From the list:

The best books about teaching kids kindness

Book cover of When the Moon Was Ours

When the Moon Was Ours

By Anna-Marie McLemore,

Why this book?

Honestly, I could’ve picked any book by McLemore. They are all absolutely stunning. McLemore’s prose is lush and poetic, rich in metaphor and nuance. Their stories have a timeless quality about them at once grounding them in reality and yet offering glimpses of the surreal and ephemeral. When the Moon Was Ours is an incredibly poignant love story between Sam, a Pakistani trans boy, and Latinx Miel who has literal roses growing out of her wrists. This story provided insight into both Pakistani and Latinx culture while weaving a breath-taking tale of love and identity.

From the list:

The best fiction books by trans/non-binary authors with trans/non-binary characters

Book cover of To Break a Covenant

To Break a Covenant

By Alison Ames,

Why this book?

A recent addition to the horror genre, this excellent debut novel excels in creating a surreal narrative drenched in dark atmosphere. To Break a Covenant centers around a terrifying, fractured faux-documentary about a town under control of a sinister presence. I dare you to read creepy descriptions of ‘found’ footage and not feel a chill as this mystery unfolds. 

From the list:

The best horror books with mixed media format

Book cover of Dead Girls

Dead Girls

By Abigail Tarttelin,

Why this book?

This book is difficult to describe. One part crime, the other part literary fiction and narrated by a child, Dead Girls is unlike any other thriller I’ve read. I couldn’t put it down. When Thera’s best friend goes missing, despite being eleven years old, she decides the grown-ups are doing a bad job at finding Billie and begins investigating on her own. This is a super dark tearjerker about violence towards girls and women. But do check trigger warnings because this one is disturbing.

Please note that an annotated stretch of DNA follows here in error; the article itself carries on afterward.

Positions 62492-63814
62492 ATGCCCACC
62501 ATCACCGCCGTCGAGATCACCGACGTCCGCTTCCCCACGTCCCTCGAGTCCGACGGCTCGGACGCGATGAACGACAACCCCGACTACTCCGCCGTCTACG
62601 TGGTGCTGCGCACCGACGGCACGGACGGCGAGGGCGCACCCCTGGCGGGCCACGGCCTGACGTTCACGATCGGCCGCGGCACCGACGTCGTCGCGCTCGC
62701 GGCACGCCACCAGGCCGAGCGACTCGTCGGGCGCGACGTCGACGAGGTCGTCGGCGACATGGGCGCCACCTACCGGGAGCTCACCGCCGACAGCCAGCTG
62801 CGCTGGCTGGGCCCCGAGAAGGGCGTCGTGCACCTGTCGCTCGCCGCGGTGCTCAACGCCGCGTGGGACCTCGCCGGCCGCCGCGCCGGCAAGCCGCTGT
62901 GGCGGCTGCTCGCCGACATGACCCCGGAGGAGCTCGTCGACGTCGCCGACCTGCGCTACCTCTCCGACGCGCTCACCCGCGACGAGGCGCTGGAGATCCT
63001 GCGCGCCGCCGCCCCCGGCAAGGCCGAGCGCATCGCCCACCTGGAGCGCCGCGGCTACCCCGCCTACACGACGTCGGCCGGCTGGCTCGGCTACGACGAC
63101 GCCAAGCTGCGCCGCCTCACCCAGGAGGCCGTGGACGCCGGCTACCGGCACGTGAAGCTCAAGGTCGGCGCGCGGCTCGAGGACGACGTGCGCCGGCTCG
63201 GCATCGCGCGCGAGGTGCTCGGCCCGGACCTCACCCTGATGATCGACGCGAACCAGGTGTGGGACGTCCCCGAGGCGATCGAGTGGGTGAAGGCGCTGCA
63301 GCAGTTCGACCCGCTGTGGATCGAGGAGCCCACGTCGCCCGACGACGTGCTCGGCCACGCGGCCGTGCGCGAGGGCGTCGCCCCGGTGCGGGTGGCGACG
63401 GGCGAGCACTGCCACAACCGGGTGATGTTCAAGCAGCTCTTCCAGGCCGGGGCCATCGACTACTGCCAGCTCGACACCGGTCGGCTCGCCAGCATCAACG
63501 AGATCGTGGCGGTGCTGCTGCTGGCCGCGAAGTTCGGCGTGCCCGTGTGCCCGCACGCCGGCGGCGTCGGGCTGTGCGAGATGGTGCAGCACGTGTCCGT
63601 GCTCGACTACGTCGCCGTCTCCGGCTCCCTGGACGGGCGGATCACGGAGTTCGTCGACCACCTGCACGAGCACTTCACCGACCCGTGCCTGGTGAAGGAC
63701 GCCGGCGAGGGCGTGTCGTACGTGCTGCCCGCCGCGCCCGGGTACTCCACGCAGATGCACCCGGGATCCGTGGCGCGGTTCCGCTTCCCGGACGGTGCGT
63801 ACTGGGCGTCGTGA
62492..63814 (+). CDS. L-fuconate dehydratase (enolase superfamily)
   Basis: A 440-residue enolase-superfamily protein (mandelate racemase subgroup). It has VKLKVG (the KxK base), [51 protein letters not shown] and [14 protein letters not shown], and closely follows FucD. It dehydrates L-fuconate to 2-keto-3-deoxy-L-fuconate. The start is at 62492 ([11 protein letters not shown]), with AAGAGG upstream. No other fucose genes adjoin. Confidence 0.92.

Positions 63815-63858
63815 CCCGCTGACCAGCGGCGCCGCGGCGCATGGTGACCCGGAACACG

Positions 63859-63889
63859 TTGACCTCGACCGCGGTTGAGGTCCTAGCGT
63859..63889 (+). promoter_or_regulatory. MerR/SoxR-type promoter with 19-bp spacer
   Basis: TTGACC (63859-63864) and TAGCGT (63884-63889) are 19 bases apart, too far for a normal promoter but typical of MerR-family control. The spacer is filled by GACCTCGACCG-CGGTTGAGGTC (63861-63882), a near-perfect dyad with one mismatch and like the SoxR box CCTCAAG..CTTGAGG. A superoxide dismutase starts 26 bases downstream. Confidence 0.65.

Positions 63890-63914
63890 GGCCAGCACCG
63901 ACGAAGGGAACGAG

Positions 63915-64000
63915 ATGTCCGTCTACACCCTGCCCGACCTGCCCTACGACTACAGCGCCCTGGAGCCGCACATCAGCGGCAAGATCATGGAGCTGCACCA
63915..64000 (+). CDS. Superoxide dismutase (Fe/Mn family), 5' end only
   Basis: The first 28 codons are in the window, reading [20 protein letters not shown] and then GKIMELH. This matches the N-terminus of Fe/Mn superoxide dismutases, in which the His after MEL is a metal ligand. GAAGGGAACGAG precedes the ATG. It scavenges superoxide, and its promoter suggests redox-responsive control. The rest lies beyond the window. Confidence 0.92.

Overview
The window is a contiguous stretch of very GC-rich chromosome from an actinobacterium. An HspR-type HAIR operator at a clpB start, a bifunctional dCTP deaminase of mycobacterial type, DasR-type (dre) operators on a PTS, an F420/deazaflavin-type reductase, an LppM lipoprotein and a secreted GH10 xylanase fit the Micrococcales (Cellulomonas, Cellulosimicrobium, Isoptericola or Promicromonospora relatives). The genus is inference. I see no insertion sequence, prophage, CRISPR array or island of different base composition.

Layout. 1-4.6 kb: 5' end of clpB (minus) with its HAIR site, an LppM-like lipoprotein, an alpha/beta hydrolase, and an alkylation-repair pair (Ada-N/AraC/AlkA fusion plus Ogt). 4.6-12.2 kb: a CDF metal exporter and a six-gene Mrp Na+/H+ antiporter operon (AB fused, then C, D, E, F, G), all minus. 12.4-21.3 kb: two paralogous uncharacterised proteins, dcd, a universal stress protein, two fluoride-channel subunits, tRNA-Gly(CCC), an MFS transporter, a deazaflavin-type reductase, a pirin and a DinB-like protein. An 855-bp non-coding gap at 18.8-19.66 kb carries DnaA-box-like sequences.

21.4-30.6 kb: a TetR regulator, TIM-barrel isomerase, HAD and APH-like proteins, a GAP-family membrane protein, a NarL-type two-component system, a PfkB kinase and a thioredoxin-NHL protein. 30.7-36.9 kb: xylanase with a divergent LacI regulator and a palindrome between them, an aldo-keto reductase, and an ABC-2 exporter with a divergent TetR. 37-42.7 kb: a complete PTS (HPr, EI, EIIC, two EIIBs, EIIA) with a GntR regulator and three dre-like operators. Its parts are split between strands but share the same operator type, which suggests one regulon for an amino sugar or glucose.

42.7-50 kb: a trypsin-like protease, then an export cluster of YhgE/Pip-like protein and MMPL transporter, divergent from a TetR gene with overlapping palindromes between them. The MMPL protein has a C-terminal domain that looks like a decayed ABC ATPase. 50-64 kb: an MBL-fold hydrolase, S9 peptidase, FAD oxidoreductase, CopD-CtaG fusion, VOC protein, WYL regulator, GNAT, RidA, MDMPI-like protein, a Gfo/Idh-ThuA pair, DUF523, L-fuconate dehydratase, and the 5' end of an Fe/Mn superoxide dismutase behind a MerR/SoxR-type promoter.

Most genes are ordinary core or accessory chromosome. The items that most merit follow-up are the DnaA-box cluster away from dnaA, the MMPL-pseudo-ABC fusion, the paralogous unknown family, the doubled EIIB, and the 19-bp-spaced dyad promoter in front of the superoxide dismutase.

From the list:

The best books for fans of Gone Girl

Book cover of The Cavendish Home for Boys and Girls

The Cavendish Home for Boys and Girls

By Claire Legrand, Sarah Watts (illustrator),

Why this book?

When I read this book, I was thrown sideways and bowled over. It is just so unique! The creep factor is ridiculously high, and it goes places that are totally unexpected and unheard of in a middle-grade novel. This is not your standard spooky tale, but rather one that will eat into your soul and give you series willies.

From the list:

The best spooky middle grade books

Book cover of Gaspard and Lisa Friends Forever (Misadventures of Gaspard and Lisa)

Gaspard and Lisa Friends Forever (Misadventures of Gaspard and Lisa)

By Anne Gutman, Georg Hallensleben (illustrator),

Why this book?

When a new student, Lisa, comes to Gaspard’s class, he thinks she looks weird. Other than her color, she looks identical to Gaspard and they are both the only dogs in a classroom of humans, but Gaspard does not want anything to do with Lisa. After he learns she is a fast runner who helps his team win a race, he changes his mind and they become friends forever. The loose, bright paintings accentuate their childlike personalities. All their naughty “misadventures” make us laugh out loud every time we read them, which is a lot! 

From the list:

The best picture books about unlikely friendships